Charlie McGee, head of digital at Carat, a major UK advertising agency, thinks Facebook will follow Google’s AdSense model, and start selling adverts to its members through the 40 million plus sites which have already plugged in Facebook Connect.
“More than 40 million websites have installed the ‘Like’ button across the internet, so the infrastructure and technology is already there for Facebook to start capitalising on its users’ data away from the social networking site,” he explains.

Facebook's founder and chief, Mark Zuckerberg. Photo: AP Photo/Paul Sakuma

Facebook’s founder and chief, Mark Zuckerberg. Photo: AP Photo/Paul Sakuma

vía Facebook IPO: your data just became more valuable | The Telegraph.

Twitter ‘elite’ send most tweets

Emma Barnett By Emma Barnett, Digital Media Editor
7:00AM BST 29 Mar 2011

  • Only a small elite group of elite Twitter users are generating half of the tweets shared on the service, according to new research.

Fifty per cent of all tweets read and shared on Twitter are generated by only 20,000 ‘elite’ users, despite there being more than 200 million registered accounts on the service.
Yahoo! researchers looked at 260 million tweets posted on Twitter between July 28, 2009 and March 8, 2010, and by using Twitter ‘lists’, were able to distinguish between elite users – specifically celebrities, bloggers, and representatives of media outlets and other formal organizations, and ordinary users.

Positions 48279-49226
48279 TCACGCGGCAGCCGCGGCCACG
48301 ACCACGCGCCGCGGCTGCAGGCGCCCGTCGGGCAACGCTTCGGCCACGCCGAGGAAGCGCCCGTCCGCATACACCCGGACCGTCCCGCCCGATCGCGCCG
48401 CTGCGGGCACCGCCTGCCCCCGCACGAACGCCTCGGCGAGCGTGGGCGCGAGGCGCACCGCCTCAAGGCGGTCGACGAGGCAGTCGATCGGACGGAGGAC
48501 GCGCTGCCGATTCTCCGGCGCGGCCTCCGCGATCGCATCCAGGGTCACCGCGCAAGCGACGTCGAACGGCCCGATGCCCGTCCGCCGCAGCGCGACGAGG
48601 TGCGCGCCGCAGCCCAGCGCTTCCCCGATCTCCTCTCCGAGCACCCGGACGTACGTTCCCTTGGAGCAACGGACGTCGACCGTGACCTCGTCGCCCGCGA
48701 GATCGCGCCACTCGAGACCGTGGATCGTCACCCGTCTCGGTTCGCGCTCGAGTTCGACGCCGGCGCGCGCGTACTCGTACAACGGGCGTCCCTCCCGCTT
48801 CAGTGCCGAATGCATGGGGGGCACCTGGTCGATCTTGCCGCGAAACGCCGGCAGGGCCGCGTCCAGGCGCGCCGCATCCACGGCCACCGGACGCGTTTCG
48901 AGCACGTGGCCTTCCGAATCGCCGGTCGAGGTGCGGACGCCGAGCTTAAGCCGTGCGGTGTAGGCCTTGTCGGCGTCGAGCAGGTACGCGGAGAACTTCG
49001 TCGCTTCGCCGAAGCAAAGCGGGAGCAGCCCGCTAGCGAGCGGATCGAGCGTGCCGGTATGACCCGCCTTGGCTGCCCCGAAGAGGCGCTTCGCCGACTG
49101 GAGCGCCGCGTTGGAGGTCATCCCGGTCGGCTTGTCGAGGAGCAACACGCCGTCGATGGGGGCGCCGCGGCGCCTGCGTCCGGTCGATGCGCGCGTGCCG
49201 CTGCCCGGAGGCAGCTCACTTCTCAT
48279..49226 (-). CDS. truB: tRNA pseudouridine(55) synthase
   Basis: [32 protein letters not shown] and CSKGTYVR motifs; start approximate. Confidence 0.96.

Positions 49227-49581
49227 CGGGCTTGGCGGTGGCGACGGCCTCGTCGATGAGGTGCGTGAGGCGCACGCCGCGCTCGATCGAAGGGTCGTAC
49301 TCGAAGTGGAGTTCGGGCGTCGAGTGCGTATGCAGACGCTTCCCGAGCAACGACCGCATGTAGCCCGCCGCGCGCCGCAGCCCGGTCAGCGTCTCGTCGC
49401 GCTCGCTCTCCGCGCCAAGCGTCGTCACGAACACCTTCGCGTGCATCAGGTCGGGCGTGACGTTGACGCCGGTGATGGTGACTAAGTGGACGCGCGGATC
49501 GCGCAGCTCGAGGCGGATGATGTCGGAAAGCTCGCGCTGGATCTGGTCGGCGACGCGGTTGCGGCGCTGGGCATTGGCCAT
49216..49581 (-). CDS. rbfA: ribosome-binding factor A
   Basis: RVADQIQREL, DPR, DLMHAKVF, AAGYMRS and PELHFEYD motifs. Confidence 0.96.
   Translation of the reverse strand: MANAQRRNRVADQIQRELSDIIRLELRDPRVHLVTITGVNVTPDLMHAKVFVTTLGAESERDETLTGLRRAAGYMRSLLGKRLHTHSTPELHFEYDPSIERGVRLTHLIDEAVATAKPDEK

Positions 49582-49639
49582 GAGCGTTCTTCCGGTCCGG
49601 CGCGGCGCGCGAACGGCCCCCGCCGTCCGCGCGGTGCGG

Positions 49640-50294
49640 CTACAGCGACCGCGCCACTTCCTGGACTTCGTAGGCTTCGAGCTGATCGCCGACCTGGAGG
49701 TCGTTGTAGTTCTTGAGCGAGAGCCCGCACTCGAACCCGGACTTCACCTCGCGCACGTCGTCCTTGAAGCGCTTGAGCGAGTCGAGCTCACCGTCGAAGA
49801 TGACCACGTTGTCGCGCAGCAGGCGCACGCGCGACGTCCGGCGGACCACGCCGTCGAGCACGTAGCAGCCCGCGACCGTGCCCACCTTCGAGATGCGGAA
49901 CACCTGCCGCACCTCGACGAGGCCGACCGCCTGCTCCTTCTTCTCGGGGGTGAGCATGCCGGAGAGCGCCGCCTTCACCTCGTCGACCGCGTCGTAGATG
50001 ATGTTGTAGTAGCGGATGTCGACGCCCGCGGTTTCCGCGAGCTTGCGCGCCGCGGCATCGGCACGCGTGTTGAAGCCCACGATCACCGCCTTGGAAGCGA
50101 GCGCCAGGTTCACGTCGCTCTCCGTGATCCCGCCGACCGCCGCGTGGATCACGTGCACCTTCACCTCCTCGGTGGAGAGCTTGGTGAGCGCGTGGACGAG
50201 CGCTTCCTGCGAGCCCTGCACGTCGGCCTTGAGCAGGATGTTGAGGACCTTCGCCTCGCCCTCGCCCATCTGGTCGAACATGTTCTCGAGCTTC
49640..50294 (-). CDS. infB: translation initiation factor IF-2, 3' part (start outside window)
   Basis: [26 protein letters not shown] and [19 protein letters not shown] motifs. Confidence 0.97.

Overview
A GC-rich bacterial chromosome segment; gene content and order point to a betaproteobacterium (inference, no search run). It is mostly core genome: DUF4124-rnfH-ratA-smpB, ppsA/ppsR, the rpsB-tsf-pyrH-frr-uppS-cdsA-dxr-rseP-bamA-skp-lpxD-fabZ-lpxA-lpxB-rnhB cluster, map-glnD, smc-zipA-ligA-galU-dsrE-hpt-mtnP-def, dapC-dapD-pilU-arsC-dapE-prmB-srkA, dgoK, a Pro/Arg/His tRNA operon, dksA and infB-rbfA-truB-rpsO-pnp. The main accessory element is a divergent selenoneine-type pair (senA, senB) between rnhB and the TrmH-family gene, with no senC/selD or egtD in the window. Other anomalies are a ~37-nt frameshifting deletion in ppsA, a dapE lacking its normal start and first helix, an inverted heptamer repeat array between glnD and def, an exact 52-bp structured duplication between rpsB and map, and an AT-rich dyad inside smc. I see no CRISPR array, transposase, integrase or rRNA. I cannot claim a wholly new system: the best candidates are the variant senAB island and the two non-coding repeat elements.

“Based on this classification, we find a striking concentration of attention on Twitter – roughly 50 per cent of tweets consumed are generated by just 20,000 elite users- where the media produces the most information, but celebrities are the most followed,” a Yahoo! researcher said.

Twitter Photo: PA

Twitter Photo: PA

The Seven Secret Habits of Twitter Power Users

Twitter is awesome for so many reasons. It’s the Great Connector. It’s the Great Amplifier. It’s the Great Curator. And it’s so simple to use. But Twitter could borrow a tagline from the Othello board game: a minute to learn, a lifetime to master. Because as easy as the platform is, there always is more you could be doing to leverage your use of it.